Europe to East Asia. P. sylvestris has the largest area of distribution of all our native trees. From the lowlands to the Alps to an altitude of 1600 m. Only colonises sites not favoured by deciduous trees: dunes, moors, rocks and scree.
Tall tree, when young open and conical, in maturity often with a one-sided, broadly umbrella-shaped crown and generally with a straight, long stem.
Height 10m-30m (40m), Spread 7m-10m (15m)
Bark in the upper crown and stem is a splendid russet red, flaking in thin sheets: a characteristic of P. sylvestris. Old stems have brown-red to black, furrowed, scaly bark.
Evergreen, in pairs, generally slightly twisted, 4 to 7 cm long, blue-green or grey-green.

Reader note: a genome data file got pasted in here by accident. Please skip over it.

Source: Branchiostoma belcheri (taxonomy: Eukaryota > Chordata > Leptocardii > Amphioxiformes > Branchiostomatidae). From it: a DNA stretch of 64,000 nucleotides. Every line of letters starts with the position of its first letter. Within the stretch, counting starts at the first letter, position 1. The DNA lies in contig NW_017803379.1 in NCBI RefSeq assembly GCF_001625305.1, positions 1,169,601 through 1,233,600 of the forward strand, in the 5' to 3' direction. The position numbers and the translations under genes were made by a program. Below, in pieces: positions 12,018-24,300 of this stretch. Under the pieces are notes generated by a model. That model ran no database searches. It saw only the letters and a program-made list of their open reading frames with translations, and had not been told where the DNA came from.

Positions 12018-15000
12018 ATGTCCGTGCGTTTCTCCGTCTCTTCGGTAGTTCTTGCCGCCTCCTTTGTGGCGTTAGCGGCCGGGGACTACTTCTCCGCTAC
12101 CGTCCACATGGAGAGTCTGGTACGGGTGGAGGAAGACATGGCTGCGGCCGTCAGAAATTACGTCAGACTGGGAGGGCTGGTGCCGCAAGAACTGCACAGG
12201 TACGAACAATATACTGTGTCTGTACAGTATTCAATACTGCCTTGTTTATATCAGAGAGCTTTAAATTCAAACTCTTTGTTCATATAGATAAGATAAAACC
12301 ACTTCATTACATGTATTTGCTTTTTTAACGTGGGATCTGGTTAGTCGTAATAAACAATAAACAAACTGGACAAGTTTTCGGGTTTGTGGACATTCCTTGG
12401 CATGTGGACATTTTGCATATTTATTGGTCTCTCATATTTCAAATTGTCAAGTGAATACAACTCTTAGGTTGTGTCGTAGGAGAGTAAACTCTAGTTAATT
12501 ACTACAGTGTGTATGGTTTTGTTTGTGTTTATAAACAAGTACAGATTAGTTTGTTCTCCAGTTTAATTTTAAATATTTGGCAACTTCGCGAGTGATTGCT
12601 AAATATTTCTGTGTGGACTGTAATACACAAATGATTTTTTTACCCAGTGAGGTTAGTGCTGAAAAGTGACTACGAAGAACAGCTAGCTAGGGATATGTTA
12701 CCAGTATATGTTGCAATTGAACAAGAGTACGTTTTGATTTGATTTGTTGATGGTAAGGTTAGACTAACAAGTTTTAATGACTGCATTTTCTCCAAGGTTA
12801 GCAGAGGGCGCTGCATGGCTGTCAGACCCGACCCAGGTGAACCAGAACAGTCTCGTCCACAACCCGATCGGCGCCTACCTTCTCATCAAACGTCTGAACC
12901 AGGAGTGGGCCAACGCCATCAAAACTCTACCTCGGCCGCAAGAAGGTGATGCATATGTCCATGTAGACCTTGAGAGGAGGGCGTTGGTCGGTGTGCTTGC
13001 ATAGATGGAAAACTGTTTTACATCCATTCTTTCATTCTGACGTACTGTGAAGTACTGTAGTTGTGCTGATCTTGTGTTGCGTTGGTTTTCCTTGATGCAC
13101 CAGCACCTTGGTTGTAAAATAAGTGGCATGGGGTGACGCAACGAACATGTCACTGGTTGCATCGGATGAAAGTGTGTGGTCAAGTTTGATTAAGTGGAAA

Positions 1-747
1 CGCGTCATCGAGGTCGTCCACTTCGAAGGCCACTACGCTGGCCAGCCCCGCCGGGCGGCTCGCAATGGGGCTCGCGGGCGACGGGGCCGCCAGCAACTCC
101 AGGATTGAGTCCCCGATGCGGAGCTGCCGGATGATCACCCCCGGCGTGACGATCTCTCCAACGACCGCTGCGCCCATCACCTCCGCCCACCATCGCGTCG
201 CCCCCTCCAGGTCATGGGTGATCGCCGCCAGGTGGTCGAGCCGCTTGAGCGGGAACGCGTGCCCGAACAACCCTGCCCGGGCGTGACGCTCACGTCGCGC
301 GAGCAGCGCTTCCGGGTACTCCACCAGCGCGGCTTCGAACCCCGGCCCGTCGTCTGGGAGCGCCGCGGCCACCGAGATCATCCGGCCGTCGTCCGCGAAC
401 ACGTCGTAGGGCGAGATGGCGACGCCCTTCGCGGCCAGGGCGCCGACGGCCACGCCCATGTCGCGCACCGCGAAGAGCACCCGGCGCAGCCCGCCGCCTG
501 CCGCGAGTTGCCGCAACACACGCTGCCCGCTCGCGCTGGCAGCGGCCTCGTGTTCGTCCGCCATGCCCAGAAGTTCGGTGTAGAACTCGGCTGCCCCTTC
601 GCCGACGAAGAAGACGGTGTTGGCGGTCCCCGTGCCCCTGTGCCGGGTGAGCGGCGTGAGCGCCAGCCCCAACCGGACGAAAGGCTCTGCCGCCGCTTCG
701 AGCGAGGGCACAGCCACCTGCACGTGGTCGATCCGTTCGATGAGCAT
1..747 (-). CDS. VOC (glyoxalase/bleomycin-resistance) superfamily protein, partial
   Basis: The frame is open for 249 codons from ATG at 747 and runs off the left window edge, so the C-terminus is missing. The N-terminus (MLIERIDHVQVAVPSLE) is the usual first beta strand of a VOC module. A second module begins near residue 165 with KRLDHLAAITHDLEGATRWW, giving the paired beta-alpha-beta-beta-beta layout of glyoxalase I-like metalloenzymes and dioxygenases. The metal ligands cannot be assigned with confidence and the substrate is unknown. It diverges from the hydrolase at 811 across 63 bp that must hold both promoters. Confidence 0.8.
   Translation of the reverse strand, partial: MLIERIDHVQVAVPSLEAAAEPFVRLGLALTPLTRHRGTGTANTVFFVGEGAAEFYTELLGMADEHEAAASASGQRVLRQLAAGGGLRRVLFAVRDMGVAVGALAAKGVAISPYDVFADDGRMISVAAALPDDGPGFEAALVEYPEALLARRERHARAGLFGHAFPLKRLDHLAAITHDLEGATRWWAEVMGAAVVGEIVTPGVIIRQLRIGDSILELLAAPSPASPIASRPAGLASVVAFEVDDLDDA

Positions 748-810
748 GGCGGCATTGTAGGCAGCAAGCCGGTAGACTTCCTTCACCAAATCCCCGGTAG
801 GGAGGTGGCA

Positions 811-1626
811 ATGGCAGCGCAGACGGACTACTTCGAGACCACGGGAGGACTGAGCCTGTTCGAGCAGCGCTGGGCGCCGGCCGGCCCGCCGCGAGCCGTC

Cones are ovate-conical, 2.5 to 7 cm long, 2 to 3.5 cm wide, grey-brown.
On clay soils with a high ground-water table, or on peaty or stony soils, with a shallow root-system; otherwise a tap root is grown.
Sun (withstands some shade on favorable soils).
Very undemanding as to site and water supply: grows on the poorest sandy soils and colonizes even acid highland moors. Fails on humus-free, open white sands (EHLERS). Otherwise on all dry to wet, acid to alkaline soils. Best on deep, moist, acid soils.
Extremely frost tolerant, withstands early and late frost, heat and drought, wind and urban site conditions. Intolerant of road salts and atmospheric pollution, may reach the age of 500 years, important provider of resin, needle litter is nutrient-poor and has a pH-value of 3.0 to 4.5 (EHLERS).
Solitary, topiary, public parks.